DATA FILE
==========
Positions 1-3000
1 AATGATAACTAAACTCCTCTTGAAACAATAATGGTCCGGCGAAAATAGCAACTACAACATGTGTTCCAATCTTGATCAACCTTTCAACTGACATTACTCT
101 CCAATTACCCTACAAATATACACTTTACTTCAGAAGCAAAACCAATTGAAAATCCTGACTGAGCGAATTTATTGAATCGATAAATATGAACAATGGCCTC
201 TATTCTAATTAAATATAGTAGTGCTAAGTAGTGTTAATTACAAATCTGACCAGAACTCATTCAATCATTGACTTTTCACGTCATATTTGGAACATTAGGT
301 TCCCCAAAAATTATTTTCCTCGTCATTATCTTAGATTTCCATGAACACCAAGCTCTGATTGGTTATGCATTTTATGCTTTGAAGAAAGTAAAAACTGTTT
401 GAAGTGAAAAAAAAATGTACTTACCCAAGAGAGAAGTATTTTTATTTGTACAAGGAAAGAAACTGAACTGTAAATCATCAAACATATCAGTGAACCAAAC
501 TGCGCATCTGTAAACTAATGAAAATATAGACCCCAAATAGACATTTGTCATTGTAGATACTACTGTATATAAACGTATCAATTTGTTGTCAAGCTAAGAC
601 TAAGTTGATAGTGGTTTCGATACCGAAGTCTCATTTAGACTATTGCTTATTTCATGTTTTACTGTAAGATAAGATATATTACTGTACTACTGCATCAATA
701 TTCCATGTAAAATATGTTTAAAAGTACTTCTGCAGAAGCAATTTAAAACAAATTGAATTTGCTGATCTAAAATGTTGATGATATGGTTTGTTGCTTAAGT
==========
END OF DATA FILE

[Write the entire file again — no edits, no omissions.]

Positions 1-3000
1 AATGATAACTAAACTCCTCTTGAAACAATAATGGTCCGGCGAAAATAGCAACTACAACATGTGTTCCAATCTTGATCAACCTTTCAACTGACATTACTCT
101 CCAATTACCCTACAAATATACACTTTACTTCAGAAGCAAAACCAATTGAAAATCCTGACTGAGCGAATTTATTGAATCGATAAATATGAACAATGGCCTC
201 TATTCTAATTAAATATAGTAGTGCTAAGTAGTGTTAATTACAAATCTGACCAGAACTCATTCAATCATTGACTTTTCACGTCATATTTGGAACATTAGGT
301 TCCCCAAAAATTATTTTCCTCGTCATTATCTTAGATTTCCATGAACACCAAGCTCTGATTGGTTATGCATTTTATGCTTTGAAGAAAGTAAAAACTGTTT
401 GAAGTGAAAAAAAAATGTACTTACCCAAGAGAGAAGTATTTTTATTTGTACAAGGAAAGAAACTGAACTGTAAATCATCAAACATATCAGTGAACCAAAC
501 TGCGCATCTGTAAACTAATGAAAATATAGACCCCAAATAGACATTTGTCATTGTAGATACTACTGTATATAAACGTATCAATTTGTTGTCAAGCTAAGAC
601 TAAGTTGATAGTGGTTTCGATACCGAAGTCTCATTTAGACTATTGCTTATTTCATGTTTTACTGTAAGATAAGATATATTACTGTACTACTGCATCAATA
701 TTCCATGTAAAATATGTTTAAAAGTACTTCTGCAGAAGCAATTTAAAACAAATTGAATTTGCTGATCTAAAATGTTGATGATATGGTTTGTTGCTTAAGT